Nicola Sturgeon has described claims the Crown Office intervened in the Alex Salmond inquiry for political reasons as a “dangerous conspiracy theory”.
The first minister said it was “downright wrong” to suggest the government had any role in a bid to censor Mr Salmond’s evidence to a Holyrood committee.
And she accused her predecessor and one-time mentor of attempting to avoid scrutiny of his own allegations, saying Mr Salmond had no “good reason” to postpone his inquiry appearance on Wednesday.
It was later confirmed that the committee investigating the Scottish Government’s handling of harassment allegations against Mr Salmond would invite him to testify on Friday instead.
The former SNP leader pulled out of his scheduled committee appearance after the parliament redacted evidence it had published from Mr Salmond on Monday night.
The submission was censored after the Crown Office raised legal concerns with the parliament over the contents of the document.
A spokesman for Mr Salmond described the move as “unprecedented and highly irregular”, while the SNP’s political opponents suggested the “separation of power between the Crown Office, the first minister and the civil service is now indistinguishable”.
This isn’t about Sturgeon v Salmond anymore.
This is about the institutions of Scottish democracy. The separation of power between the Crown Office, the First Minister & the Civil Service is now indistinguishable.
How can public have confidence in the integrity of government?
— Jackson Carlaw MSP (@Jackson_Carlaw) February 24, 2021
Asked about such claims at her daily coronavirus briefing, Ms Sturgeon said: “The decisions the Crown Office takes in relation to enforcing or upholding the law… are taken independently by the Crown Office, independent of government.
“Any suggestion, any suggestion at all, that these decisions are in any way politically influenced, are downright wrong.
“But I would suggest that they go further than that, that they actually start to buy into what is a false and quite dangerous conspiracy theory that has no basis in fact.”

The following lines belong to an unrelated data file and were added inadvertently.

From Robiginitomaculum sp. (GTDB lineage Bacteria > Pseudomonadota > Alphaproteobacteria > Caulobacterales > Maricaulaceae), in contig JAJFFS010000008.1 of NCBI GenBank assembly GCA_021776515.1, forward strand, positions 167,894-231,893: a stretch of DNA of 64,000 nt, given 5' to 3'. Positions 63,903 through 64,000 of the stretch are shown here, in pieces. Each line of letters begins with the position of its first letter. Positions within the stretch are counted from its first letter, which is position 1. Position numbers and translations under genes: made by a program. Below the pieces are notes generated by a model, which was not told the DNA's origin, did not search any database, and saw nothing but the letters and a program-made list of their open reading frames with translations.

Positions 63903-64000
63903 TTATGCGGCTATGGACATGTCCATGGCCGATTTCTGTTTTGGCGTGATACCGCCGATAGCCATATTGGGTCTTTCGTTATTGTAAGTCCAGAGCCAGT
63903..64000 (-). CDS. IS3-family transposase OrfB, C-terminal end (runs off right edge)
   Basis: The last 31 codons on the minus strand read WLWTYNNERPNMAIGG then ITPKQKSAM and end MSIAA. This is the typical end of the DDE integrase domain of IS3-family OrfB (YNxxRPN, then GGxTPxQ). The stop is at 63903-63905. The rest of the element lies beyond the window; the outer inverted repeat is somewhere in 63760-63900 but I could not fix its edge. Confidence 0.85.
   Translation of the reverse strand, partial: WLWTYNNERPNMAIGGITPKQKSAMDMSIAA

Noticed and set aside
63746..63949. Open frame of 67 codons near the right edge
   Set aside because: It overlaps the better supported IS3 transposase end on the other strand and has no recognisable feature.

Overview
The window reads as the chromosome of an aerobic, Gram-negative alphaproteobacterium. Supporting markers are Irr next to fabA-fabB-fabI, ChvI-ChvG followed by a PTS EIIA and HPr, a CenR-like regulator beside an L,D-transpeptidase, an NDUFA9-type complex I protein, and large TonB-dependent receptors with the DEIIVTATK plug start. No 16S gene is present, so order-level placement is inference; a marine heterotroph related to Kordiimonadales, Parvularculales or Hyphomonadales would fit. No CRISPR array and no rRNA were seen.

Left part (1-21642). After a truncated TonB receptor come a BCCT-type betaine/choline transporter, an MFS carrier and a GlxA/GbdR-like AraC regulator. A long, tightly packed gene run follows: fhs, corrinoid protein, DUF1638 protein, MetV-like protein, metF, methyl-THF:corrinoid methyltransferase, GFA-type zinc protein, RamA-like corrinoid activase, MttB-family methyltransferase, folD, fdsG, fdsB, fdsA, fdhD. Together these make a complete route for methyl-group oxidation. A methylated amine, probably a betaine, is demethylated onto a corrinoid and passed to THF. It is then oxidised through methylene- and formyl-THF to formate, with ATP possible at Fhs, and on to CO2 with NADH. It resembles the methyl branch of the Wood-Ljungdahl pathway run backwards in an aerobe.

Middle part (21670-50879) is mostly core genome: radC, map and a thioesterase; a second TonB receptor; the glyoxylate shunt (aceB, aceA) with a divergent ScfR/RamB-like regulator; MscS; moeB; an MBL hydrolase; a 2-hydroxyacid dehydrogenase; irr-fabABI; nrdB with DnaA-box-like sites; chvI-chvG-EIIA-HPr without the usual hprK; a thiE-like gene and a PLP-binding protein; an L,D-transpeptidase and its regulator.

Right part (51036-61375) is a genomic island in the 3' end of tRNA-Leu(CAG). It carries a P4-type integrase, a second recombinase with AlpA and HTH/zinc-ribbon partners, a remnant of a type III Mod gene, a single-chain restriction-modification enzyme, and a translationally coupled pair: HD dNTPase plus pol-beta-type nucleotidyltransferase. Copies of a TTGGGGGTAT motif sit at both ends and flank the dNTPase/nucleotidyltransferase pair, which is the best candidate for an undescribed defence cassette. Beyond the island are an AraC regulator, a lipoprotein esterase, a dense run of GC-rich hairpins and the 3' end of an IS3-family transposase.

The first minister also questioned Mr Salmond’s decision to withdraw from his committee appearance, although he could now reschedule for Friday.
I sometimes think the preference of Mr Salmond is to continue to make those claims without ever subjecting them to the proper scrutiny of the parliamentary committee looking into them.”
“Alex Salmond has had the opportunity, had the opportunity today, to be in front of the committee and to try to substantiate those allegations,” Ms Sturgeon said.
“Now, he has declined that opportunity today, I don’t think with any good reason, and I hope he comes to the committee in early course so that he can say what he wants, put forward any claims that he wants, and crucially bring forward the evidence.”
However, Ms Sturgeon added: “I sometimes think the preference of Mr Salmond is to continue to make those claims without ever subjecting them to the proper scrutiny of the parliamentary committee looking into them.
“So I hope he proves me wrong on that by getting himself in front of the committee in early course.”
Meanwhile, a spokeswoman for the Scottish Parliament confirmed that the inquiry would invite Mr Salmond to give evidence on Friday.
She said: “There was unanimous agreement in the committee that it wants to hear from Alex Salmond.
“His evidence has always been an important part of the committee’s work and as such the committee agreed that it would invite Mr Salmond to give evidence in person on Friday.
“The first minister will then give evidence as the final witness to the inquiry on Wednesday.
“The committee remains determined to complete its task set by the parliament and today agreed further actions in order to help them complete this work.”